Don’t Fry This Summer!

Dermatologist’s Tips Help You Avoid Becoming a Statistic

Article ID: 695054

Released: 23-May-2018 4:30 PM EDT

Source Newsroom: Rutgers Robert Wood Johnson Medical School

Newswise — New Brunswick, NJ -- The long, cold winter on the East Coast, coupled with a rainy spring has most people looking forward to warm sunny days, but too much time in the sun can lead to skin damage and increase the risk of skin cancer, the most common form of cancer in the United States, according to the Centers for Disease Control and Prevention. To raise awareness about the dangers of overexposure to the sun, Robert Wood Johnson Medical School is joining in the promotion of Don’t Fry Day, created by the National Council on Skin Cancer Prevention and held on Friday, May 25 – just before Memorial Day weekend, the unofficial kickoff to summer -- with a video from Bahar Firoz, MD, MPH, associate professor, dermatologist and Mohs surgeon, offering tips to reduce your risk of skin cancer. 

Summer offers plenty of opportunities to be out basking in the sun and enjoying the outdoors -- whether at the beach or park, or in your own back yard. But with sun exposure being the largest factor for development of skin cancer later in life, Dr. Firoz emphasizes that it's important to take some simple precautions to ensure you're doing your best to protect your skin from sun damage.

“Each day in the sun adds to the risk of developing skin cancer,” says Dr. Firoz. “But you can still have fun outside by avoiding the most intense hours of sunlight between 11 a.m. and 3 p.m.”

Dr. Firoz recommends shifting activities to earlier in the morning or around dusk and to always wear broad-spectrum sunscreen, which provides coverage from both UVA and UVB rays that cause damage to the skin. In the video, she discusses information about SPF ratings on sunscreen and how much to apply. Dr. Firoz recommends the proper use of sunscreen, which includes applying it in advance of going outside, applying it liberally and replying sunscreen every two to three hours; more often if you’ve been in the water.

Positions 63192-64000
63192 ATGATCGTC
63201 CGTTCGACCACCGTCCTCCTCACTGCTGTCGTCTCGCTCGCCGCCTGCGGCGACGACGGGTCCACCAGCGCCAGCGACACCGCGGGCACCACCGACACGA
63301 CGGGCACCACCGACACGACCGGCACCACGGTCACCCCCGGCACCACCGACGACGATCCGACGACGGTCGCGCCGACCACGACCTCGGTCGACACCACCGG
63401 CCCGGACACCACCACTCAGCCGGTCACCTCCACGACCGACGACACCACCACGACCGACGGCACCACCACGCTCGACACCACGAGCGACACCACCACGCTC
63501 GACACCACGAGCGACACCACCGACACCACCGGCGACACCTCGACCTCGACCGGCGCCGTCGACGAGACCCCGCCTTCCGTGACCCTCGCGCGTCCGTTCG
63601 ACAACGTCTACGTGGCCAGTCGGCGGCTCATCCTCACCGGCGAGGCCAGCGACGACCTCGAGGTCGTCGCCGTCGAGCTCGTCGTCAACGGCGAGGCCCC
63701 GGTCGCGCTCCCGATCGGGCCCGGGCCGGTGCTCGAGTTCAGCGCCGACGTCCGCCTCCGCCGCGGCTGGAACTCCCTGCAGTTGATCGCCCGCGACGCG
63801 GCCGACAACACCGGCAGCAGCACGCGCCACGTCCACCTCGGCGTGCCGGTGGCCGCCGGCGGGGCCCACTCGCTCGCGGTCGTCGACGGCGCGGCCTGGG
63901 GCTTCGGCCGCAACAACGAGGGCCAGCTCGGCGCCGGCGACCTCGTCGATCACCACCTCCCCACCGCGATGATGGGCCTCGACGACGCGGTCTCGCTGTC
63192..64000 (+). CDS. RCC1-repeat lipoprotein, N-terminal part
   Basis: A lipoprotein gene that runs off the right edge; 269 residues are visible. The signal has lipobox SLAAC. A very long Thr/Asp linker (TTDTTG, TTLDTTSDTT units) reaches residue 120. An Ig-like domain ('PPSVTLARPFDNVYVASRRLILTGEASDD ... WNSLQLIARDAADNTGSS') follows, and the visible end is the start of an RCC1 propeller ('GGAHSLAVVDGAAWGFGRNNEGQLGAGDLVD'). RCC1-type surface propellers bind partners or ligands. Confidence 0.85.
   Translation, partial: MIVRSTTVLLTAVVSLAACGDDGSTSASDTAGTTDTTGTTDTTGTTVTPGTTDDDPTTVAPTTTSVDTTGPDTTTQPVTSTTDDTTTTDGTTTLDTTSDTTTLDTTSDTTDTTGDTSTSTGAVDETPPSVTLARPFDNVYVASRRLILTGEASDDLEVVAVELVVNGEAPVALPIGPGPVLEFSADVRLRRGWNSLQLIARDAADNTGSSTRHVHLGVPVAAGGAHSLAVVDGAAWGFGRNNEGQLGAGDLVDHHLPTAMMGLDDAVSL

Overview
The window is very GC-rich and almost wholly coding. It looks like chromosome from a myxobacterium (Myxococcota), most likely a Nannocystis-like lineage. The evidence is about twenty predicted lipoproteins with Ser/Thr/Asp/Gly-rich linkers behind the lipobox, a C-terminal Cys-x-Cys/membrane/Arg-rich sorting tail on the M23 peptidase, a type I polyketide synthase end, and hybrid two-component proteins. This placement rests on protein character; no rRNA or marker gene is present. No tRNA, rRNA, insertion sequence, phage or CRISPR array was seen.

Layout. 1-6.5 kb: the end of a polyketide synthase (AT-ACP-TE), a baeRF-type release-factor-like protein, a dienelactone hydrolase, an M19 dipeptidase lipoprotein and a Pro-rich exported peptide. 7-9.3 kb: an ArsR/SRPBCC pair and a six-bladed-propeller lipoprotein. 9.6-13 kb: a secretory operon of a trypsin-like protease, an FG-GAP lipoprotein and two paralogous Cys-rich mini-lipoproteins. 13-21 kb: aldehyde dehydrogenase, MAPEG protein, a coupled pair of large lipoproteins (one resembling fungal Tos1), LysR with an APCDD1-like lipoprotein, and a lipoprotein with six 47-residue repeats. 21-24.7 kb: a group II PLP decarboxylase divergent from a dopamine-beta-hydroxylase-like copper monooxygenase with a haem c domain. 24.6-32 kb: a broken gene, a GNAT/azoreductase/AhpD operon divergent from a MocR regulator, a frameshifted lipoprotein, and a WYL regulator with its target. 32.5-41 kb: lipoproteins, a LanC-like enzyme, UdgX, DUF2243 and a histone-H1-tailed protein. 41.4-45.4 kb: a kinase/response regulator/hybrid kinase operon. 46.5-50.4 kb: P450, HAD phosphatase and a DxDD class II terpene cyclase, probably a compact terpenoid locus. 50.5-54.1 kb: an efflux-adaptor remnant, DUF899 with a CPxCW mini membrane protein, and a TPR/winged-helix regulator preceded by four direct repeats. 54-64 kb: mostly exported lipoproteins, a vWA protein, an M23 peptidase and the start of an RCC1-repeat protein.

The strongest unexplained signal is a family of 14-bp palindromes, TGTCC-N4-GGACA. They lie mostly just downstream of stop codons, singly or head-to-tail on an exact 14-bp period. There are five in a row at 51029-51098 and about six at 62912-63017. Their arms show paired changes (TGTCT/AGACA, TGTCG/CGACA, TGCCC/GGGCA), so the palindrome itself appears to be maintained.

“Protecting your skin with sunscreen or sunblock is the best protection for enjoying the outdoors in a safe and responsible way, if you’re not able to limit your exposure to the sun,” Dr. Firoz said.

 

Editor’s note: To embed the video of Dr. Firoz on your website, use: https://youtu.be/LshxDl_SxPE

About Rutgers Robert Wood Johnson Medical School

As one of the nation’s leading comprehensive medical schools, Robert Wood Johnson Medical School, a part of Rutgers, The State University of New Jersey, is dedicated to the pursuit of excellence in education, research, health care delivery, and the promotion of community health. With more than 5,500 alumni since the start of its first class in 1966, the medical school has expanded its comprehensive programming and educational opportunities and is at the forefront of innovative curriculum development and a visionary admissions program. It has been recognized by U.S. News & World Report as among the top 100 medical schools in the country for research and primary care. Robert Wood Johnson Medical School and Robert Wood Johnson University Hospital, the medical school’s principal affiliate, comprise one of the nation’s premier academic medical centers. Clinical services are provided by more than 500 faculty physicians in 200+ specialties and subspecialties as part of Rutgers Health, the clinical arm of Rutgers University. Rutgers Health is the most comprehensive academic health care provider in New Jersey, offering a breadth of accessible clinical care throughout the state supported by the latest in medical research and education. For more information about Rutgers Robert Wood Johnson Medical School, visit our website at rwjms.rutgers.edu.  Find us online at facebook.com/RWJMedicalSchool and twitter.com/RWJMS.

 

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